Though some Conservative Brexiteers on the British side have publicly advocated a 'no deal', Mr Juncker appeared to allude to people in the shadows on the EU side who also wanted talks to collapse.
The president's intervention comes after details of a dinner between Theresa May and Mr Juncker were leaked to the German press – an action the Commission blamed on people who wanted to undermine negotiations.
"The Commission is not negotiating in a hostile mood. We want the deal. Those who don’t want the deal, the 'no dealers', they have no friends in the Commission," he told the parliament.
"We want a fair deal with Britain and we will have a fair deal with Britain. A no-deal is not our working assumption."
Speaking in the same discussion, however, a key ally of Angela Merkel said it was right to prepare for a 'no deal' scenario.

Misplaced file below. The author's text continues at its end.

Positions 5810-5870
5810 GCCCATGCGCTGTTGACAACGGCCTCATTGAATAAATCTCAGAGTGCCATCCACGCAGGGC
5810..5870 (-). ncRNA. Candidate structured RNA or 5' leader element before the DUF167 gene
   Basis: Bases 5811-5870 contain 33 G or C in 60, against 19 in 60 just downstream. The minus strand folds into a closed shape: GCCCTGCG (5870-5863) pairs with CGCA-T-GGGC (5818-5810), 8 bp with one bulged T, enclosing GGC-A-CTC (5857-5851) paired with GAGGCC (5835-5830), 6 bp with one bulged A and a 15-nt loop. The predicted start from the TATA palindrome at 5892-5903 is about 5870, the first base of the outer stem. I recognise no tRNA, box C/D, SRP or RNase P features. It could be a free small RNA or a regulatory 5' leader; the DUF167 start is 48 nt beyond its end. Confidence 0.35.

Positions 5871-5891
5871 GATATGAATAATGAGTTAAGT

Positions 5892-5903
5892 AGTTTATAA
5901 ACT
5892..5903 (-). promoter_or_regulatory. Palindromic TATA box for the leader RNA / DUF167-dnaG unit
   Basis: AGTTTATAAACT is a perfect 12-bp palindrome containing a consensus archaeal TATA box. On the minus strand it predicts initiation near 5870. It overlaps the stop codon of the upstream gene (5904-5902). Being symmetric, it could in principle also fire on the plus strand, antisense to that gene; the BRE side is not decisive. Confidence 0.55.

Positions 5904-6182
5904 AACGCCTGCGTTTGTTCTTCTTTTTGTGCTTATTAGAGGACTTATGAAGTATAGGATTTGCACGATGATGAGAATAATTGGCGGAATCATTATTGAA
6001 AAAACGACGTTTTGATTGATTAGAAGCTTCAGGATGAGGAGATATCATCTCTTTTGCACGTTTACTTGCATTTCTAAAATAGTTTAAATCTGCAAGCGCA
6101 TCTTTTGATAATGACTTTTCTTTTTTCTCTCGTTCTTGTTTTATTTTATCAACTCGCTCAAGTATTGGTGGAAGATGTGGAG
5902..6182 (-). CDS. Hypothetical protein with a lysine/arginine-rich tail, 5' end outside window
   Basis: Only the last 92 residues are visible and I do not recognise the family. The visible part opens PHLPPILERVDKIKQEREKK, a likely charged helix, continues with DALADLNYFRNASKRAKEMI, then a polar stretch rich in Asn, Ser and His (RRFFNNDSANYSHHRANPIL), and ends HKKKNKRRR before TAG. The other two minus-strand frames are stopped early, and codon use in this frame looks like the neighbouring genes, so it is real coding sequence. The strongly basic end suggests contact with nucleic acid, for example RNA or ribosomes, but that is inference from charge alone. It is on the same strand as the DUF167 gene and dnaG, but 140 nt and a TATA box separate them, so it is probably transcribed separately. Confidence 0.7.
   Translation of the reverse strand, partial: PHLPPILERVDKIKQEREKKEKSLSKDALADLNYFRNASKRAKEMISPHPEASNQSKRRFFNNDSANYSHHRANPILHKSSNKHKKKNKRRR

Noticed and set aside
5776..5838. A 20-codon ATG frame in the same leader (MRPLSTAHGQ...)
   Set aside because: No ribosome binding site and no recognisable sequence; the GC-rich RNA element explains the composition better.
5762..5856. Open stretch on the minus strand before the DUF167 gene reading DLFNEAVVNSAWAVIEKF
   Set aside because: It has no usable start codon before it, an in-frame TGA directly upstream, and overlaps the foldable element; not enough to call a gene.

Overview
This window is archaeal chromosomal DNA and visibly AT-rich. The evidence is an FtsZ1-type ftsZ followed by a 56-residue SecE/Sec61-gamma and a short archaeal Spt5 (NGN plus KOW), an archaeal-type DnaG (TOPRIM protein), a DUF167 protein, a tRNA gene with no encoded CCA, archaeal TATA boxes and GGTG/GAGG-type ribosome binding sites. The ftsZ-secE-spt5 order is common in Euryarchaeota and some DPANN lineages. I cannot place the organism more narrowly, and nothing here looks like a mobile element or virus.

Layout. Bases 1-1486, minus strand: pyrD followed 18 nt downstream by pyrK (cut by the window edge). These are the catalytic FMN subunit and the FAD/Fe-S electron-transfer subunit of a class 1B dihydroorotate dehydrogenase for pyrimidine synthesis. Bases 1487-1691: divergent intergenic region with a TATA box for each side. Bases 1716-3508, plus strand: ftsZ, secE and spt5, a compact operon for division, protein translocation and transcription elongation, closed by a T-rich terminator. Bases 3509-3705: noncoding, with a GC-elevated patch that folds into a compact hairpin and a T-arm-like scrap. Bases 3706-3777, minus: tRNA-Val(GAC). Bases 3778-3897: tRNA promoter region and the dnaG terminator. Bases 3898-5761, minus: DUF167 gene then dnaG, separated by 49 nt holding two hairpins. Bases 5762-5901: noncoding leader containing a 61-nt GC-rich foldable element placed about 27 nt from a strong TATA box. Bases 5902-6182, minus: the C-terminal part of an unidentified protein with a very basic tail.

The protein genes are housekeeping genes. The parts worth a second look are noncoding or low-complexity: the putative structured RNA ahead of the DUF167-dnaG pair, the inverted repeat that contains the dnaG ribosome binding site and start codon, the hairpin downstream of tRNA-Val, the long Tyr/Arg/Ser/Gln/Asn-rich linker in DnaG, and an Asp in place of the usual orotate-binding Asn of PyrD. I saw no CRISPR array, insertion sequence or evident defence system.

Manfred Weber, the leader of the European Parliament’s largest political group, the centre-right European People’s Party, said:
“We underlined that there is no sufficient progress, we clarified that there is no cherry picking possible, we are preparing a scenario for leaving without an agreement, I think that is a good step.
“The business community on the London side is getting more and more nervous. The Brexiteers have no common plan for the future of their country and especially their relationships towards the European Union.”
Gianni Pittella, the leader of the socialists group in the Euroepan Parliament, added: “Mr Juncker rightly said we are in favour of an agreement, the deadlock is due to a lack of preparation on behalf of the British government.”
On the British side, Labour said last week it was in talks with sympathetic Tory MPs to stop the Prime Minister from bringing in a 'no deal' Brexit.
More eurosceptic Conservatives have however suggested that a 'no deal' might be the best option, echoing the Prime Minister's slogan that "no deal is better than a bad deal".
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